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Topic - Galileo Millennium Mission

Galileo Millennium Mission:
The Latest Results

     If you wish to view a tape of this show; Please contact Sherri Rowe-Lopez at (818) 354-6170.

presented by Dr. Duane Bindschadler
Science Planning and Operations Manager,
Galileo Mission to Jupiter

Thursday, March 22 The von Kármán Auditorium at JPL
4800 Oak Grove Drive
Pasadena, CA
Friday, March 23 The Forum at Pasadena City College
1570 East Colorado Blvd.
Pasadena, CA

Both lectures begin at 7 p.m.

Admission is free. Seating is limited.
For more information, call (818) 354-0112.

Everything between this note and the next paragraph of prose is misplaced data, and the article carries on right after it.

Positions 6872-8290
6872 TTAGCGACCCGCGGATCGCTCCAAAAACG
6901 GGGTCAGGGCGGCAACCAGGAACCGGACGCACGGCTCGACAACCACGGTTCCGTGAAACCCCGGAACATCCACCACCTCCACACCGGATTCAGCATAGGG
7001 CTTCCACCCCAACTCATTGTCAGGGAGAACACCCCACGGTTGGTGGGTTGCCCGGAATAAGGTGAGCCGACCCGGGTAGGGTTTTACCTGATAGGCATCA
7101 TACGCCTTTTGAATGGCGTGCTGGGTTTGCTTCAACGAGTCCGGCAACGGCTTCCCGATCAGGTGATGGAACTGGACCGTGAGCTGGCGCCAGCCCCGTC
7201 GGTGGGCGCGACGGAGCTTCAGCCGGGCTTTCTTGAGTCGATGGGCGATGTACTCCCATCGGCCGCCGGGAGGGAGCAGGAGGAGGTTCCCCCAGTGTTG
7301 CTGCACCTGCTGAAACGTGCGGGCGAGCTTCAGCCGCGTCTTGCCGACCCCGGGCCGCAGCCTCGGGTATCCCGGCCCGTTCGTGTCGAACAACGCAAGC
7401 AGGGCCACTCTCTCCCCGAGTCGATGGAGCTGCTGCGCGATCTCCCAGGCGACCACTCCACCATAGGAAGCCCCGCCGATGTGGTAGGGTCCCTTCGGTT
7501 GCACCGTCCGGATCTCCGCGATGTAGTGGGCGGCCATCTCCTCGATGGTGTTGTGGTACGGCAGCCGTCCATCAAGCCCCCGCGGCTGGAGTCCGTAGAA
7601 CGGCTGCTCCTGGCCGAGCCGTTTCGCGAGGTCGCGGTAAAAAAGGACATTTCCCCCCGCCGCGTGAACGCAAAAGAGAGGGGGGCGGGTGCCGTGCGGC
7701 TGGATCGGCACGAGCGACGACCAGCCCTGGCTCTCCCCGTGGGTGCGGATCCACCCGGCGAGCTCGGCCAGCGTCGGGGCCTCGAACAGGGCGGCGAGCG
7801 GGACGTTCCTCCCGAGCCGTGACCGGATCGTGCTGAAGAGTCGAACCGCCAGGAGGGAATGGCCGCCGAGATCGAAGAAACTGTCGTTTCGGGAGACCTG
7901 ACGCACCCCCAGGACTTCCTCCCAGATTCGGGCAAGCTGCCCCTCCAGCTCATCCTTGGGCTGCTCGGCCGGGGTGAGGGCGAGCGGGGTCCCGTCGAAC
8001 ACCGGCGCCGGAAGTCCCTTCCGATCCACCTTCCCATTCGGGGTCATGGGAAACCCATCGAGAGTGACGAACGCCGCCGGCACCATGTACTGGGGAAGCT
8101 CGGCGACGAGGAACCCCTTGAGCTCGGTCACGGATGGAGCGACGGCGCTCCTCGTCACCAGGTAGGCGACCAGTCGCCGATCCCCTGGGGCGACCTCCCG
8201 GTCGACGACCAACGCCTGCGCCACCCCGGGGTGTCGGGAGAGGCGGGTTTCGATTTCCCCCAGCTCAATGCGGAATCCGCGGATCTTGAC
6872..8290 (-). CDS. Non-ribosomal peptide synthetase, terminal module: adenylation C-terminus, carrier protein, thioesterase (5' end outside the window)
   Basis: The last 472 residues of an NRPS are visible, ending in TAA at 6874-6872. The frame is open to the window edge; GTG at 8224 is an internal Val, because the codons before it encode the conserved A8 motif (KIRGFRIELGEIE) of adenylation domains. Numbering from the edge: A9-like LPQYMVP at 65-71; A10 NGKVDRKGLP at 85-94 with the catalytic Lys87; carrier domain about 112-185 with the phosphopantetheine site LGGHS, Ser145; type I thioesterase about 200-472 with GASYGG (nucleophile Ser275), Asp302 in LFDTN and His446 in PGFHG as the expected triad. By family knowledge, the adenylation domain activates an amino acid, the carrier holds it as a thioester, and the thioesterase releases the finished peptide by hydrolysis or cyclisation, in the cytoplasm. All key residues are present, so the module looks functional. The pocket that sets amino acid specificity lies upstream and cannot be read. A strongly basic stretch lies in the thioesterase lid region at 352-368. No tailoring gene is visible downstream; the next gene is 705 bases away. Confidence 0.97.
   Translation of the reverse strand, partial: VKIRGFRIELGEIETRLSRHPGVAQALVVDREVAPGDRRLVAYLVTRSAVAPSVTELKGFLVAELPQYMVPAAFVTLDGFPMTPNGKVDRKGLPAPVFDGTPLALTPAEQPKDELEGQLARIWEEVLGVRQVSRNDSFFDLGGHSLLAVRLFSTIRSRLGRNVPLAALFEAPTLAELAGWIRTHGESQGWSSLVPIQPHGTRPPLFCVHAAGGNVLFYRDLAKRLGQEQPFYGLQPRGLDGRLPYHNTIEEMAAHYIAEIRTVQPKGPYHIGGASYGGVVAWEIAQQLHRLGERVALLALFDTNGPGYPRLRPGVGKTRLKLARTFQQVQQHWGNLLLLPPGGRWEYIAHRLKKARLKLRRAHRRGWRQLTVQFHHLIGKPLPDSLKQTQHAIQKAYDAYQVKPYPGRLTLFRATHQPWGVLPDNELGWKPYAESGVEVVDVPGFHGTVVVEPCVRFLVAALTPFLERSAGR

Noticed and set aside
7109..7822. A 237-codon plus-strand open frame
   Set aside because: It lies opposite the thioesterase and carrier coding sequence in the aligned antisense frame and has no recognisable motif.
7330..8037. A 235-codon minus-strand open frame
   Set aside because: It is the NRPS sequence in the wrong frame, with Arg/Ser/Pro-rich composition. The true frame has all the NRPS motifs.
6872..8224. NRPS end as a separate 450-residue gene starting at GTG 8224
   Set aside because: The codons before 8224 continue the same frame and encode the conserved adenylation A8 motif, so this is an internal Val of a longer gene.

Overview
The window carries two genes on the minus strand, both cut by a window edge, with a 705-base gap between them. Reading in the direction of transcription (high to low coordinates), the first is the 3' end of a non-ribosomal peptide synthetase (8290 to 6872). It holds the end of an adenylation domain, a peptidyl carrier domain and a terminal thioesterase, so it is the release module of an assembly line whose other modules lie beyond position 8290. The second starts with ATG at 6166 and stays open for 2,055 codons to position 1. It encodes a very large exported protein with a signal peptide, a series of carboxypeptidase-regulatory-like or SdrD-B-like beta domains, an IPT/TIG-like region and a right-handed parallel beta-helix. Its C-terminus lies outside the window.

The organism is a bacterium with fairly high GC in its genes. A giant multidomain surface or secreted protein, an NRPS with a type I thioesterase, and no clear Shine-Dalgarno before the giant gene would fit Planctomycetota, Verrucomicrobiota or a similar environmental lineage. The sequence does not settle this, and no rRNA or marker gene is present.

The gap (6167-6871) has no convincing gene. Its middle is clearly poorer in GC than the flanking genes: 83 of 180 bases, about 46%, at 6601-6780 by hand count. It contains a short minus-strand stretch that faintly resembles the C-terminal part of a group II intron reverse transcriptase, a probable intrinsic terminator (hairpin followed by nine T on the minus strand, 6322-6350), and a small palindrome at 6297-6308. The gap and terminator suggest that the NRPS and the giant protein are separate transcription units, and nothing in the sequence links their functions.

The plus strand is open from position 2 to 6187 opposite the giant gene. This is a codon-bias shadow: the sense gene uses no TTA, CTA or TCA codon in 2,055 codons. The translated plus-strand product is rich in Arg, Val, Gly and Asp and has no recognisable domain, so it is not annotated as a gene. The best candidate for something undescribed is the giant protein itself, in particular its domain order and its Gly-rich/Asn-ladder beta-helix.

What's the largest object in the night sky? If we could see it, it would be the magnetosphere of Jupiter, an enormous area of space influenced by the largest planet's magnetic field. NASA's Galileo spacecraft, in orbit about Jupiter for more than five years, is currently studying this immense feature, while in the midst of its second mission extension, the Galileo Millennium Mission. After flybys of Jupiter's moons Io and Ganymede in early 2000, Galileo collaborated with NASA's Cassini spacecraft from October 2000 to March 2001 to understand how the magnetosphere of Jupiter responds to changes in the solar wind. The positions of each spacecraft--Galileo from within the magnetosphere and Cassini outside it--enabled unique observations of Jupiter, its moons, and magnetosphere. This presentation will highlight the results from this and other Galileo Millennium Mission observations.
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